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Observing the Moon around Impact

Observing the Moon around Impact

For observing the region of the Moon around the SMART-1 impact sites, a roadmap to navigate along with your telescope is set up. It takes into account sunlit features on 3 September but can be adapted to other observing times.

The details of the Moon features stated in the roadmap are given further down this page. When you are also taking images, it is useful to take images of the different features along the way, as these can be used for calibration.

Roadmap for Telescope Pointing

To verify pointing to locations on the Sunlit Moon
Tycho CP   Bullialdus central peak (CP). Follow the bright Tycho ray to (RA,DEC) = (North,East) towards terminator
Tycho CP   Dunthorne Dunthorne D [≥3m telescope]

To go from Sunlit to Earthshine-lit Moon
Dunthorne D   Vitello B   Clausius
Dunthorne D   Vitello B   Lehmann C (if albedo Clausius too low in Earthshine)
Dunthorne D   Vitello B   Drebbel D (if albedo Clausius too low in Earthshine)

To check pointing accuracy in Earth-shine lit Moon
Lehmann C   Drebbel D   Clausius   S1C-R
Lehmann C   Drebbel D   Clausius   Clausius E   S1C-R
Lehmann C   S1C-R

Roadmap and Lunar Phase

The below set of images shows the phase of the Moon at 3 times: one day before impact, at the time of perilune on the forelast orbit and on the nominal impact time. For the same 3 times, a close-up view of the region around the impact site is also given with the features from the above roadmap labelled. Click on image for the high-resolution version.

02-09-2006, 05:42 UT

03-09-2006, 00:38 UT

03-09-2006, 05:42 UT


Images: To calibrate images, use mineralogy calibration targets. A list of mineralogy calibration craters is given in the table below. Measurements through various filters are useful (for instance at 400, 450, 500, 550, 750, 900, 950, 1000 nm) or in infrared if you have that possibility.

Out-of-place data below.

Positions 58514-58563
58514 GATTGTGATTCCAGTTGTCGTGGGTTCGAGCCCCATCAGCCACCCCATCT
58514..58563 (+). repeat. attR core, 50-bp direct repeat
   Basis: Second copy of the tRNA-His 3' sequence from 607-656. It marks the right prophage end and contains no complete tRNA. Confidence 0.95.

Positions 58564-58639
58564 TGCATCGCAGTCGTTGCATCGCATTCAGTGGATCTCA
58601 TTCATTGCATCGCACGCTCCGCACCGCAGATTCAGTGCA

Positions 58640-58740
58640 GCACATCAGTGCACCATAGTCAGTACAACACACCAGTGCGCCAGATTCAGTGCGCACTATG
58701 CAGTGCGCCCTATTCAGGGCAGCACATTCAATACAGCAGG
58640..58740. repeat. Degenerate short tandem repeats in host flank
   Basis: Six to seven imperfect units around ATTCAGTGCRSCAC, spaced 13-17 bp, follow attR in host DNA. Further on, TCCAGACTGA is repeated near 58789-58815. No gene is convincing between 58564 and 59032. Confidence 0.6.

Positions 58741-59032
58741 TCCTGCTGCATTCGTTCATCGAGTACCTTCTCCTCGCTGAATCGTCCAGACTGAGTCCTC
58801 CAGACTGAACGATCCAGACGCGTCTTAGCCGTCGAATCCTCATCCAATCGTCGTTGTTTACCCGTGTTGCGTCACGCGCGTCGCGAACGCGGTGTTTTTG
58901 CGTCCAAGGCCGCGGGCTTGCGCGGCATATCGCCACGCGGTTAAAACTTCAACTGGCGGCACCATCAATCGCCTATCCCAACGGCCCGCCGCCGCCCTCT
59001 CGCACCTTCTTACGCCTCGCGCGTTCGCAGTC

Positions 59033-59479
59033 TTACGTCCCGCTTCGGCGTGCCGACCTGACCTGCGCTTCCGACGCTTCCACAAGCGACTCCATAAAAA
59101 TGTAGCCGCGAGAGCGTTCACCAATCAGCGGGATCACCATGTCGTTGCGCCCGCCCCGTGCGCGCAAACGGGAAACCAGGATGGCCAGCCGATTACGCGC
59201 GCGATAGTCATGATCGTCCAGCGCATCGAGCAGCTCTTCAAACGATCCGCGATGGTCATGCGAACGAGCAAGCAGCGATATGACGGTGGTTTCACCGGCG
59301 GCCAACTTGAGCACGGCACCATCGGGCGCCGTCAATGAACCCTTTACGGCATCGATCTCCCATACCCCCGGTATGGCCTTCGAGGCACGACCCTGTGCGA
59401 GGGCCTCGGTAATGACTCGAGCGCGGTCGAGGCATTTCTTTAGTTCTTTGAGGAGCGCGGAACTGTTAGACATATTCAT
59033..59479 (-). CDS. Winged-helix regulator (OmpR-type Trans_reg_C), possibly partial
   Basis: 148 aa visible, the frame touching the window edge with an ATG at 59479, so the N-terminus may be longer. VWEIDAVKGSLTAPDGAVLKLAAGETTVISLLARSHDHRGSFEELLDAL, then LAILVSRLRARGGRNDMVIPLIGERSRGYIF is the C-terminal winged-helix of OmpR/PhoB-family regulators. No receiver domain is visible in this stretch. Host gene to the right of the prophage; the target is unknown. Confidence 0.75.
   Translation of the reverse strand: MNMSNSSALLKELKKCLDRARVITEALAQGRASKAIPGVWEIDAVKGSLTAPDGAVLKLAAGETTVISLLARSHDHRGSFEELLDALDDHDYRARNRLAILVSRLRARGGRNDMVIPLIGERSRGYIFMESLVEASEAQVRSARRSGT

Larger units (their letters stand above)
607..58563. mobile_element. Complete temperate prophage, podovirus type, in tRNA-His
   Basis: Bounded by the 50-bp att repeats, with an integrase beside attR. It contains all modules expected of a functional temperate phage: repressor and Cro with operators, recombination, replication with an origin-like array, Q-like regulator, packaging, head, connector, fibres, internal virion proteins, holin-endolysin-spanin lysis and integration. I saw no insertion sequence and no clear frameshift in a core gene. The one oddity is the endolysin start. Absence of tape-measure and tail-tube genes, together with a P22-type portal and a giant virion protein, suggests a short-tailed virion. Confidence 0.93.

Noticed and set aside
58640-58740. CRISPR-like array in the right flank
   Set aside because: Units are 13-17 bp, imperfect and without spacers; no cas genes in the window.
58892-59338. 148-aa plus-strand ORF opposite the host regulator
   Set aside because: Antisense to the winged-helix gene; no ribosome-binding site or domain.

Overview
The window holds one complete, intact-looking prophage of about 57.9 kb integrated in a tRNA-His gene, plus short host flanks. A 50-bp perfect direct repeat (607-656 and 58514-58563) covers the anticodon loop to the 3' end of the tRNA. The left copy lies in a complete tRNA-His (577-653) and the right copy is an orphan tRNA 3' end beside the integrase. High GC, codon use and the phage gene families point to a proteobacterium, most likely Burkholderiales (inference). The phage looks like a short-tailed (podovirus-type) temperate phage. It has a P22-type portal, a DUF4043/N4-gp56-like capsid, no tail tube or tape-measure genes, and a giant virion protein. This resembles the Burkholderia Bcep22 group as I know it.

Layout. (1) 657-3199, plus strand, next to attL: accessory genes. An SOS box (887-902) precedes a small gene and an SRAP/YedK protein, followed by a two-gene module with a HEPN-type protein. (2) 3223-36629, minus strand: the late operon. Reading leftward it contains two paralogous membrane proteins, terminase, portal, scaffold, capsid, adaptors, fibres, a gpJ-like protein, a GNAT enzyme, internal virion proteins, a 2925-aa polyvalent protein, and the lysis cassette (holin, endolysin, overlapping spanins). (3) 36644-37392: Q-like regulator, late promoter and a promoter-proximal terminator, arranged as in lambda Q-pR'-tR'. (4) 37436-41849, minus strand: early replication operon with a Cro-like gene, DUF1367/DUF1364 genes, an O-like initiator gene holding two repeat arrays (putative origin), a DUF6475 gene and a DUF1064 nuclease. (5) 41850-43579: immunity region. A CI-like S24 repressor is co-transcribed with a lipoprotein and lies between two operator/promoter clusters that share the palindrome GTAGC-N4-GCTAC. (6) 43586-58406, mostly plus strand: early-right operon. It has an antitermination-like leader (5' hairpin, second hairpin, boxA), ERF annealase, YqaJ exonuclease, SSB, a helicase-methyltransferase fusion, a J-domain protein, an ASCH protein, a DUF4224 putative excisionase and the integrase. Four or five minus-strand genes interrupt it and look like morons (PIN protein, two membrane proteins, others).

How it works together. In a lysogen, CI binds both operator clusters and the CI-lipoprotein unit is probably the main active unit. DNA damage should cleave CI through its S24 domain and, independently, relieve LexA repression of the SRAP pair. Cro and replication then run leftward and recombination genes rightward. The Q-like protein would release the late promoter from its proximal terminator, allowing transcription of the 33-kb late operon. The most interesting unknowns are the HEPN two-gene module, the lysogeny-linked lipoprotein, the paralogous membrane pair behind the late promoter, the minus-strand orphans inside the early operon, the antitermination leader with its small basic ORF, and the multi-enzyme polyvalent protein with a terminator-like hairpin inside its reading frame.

Spectra: To calibrate spectra, use locations of known or well studied mineralogy.

Location and Description of Moon Features

or Crater
Description Additional notes Light
Lunar Coordinates
long (°) lat (°)
05:41 UT
Smart-1 Crash Site Revised 6 Aug. 2006 above U-shape lunar feature E 46.25 W 36.44 S
00:36 UT
Orbit Before North rim Clausius E 43.5 W 36.4 S
19:31 UT
2 Orbits Before   E 41.8 W 36.4 S
10:46 UT
Orbit After 2° North of Clausius D E 49.0 W 36.3 S
Earthshine-lit Pointing Checks, Offsetting to S1C-R
Clausius med albedo circular crater, E of S1C-R fresh basalt ring, easily recognized at Full Moon E 43.8 W 36.9 S
Clausius E tiny crater NE of U-feature, NW of Clausius tiny named crater closest to S1C-R E 45.5 W 36.4 S
Drebbel D high albedo craterlet, W of S1C-R fresh highland E 49.3 W 37.9 S
Lehmann C high albedo crater, NW of S1C-R fresh highland E 50.1 W 35.5 S
Bright Moon Pointing Checks
Tycho CP Tycho crater central peak (CP)   S 11.2 W 43.3 S
Dunthorne bright med. size crater   S 31.6 W 30.1 S
Dunthorne D small crater close to terminator   S 34.0 W 30.0 S
Hainzel A Northern crater of group of 3, use central peak

different shape, crater has collapsed terraces

S 33.9 W 40.3 S
Mineralogy Calibration Craters
Campanus CP med. round crater with central peak   S 27.8 W 28.0 S
Copernicus CP med. round crater with central peak NIR pyroxene band (Warell et al. 2006) S 20.0 W 09.7 N
Apollo 16 offset from Dollond soil known S 15.5 E 09.0 S
Dollond circular crater near Apollo 16 offset to Apollo 16 from Dollond S 14.4 E 10.4 S
Apollo 14   soil known S 17.5 W 03.7 S
Clausius crater near S1C-R fresh basalt E 43.8 W 36.9 S
Lehmann C small high albedo crater, NW of S1C-R fresh highland E 50.1 W 35.5 S

* Illumination at time of impact: E=Earthshine, S=Sunlight 

Note: in this table NW in Lunar Coordinates equals NE in Right Ascension (+) and Declination (+)

Note: Near S1C-R, a pointing change of 0°W, 0.1°S on the lunar surface equals (RA, DEC)=(0.12" E, 1.0" S)

General Information

When looking at maps, remember that:

  • Clementine maps show the S1C-R position, and VLO maps show relative crater locations and names in the region of S1C-R
  • Virtual Moon Atlas (VMA/AVL) maps are "as seen" in (RA, DEC) on the sky, lunar coordinates projected onto the sky
  • Clementine maps are "as seen" in lunar coordinates, in nadir view. This means a circular crater on a Clementine map may look elongated with a Position Angle≠0 when you observe the Moon
  • The Lacus Excellentiae region is illuminated until 20 August, and then after impact from 4 September
A useful tool for planning your observations is the Virtual Moon Atlas (VMA/AVL). See the related link for downloading this free software.


Bernard H. Foing
ESA SMART-1 Project scientist

Diane Wooden
NASA Ames Research Centre
Impact observer at Hawaii IRTF

Detlef Koschny
SMART-1 campaign amateur astronomer coordination

Last Update: 1 September 2019
23-Sep-2019 08:53 UT

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